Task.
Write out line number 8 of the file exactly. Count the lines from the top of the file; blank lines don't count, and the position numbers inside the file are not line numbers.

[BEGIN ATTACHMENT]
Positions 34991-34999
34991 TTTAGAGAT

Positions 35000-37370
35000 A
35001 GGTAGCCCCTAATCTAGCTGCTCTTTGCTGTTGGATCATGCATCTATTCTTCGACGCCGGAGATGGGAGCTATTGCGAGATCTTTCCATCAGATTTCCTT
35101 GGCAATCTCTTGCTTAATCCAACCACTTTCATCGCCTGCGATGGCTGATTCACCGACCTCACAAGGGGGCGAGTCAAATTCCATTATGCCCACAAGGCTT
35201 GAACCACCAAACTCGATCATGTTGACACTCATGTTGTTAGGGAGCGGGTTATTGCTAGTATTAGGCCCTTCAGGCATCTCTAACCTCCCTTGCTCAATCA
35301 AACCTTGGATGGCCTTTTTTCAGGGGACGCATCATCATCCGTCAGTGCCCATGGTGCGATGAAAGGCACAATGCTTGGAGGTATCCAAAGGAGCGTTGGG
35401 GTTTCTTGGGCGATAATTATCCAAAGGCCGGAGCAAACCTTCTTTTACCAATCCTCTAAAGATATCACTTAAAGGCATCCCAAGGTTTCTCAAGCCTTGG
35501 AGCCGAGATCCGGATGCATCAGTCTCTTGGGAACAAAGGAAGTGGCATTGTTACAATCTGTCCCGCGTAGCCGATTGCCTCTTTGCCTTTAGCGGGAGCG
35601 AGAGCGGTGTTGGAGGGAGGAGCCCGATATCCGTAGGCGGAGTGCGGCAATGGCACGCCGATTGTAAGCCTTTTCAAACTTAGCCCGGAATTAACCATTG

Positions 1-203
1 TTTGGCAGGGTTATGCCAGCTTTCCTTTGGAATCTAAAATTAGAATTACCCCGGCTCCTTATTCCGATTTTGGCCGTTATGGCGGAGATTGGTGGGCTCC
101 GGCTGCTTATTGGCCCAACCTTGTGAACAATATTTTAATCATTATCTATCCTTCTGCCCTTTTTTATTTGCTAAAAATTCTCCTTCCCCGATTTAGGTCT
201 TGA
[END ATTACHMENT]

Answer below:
35301 AACCTTGGATGGCCTTTTTTCAGGGGACGCATCATCATCCGTCAGTGCCCATGGTGCGATGAAAGGCACAATGCTTGGAGGTATCCAAAGGAGCGTTGGG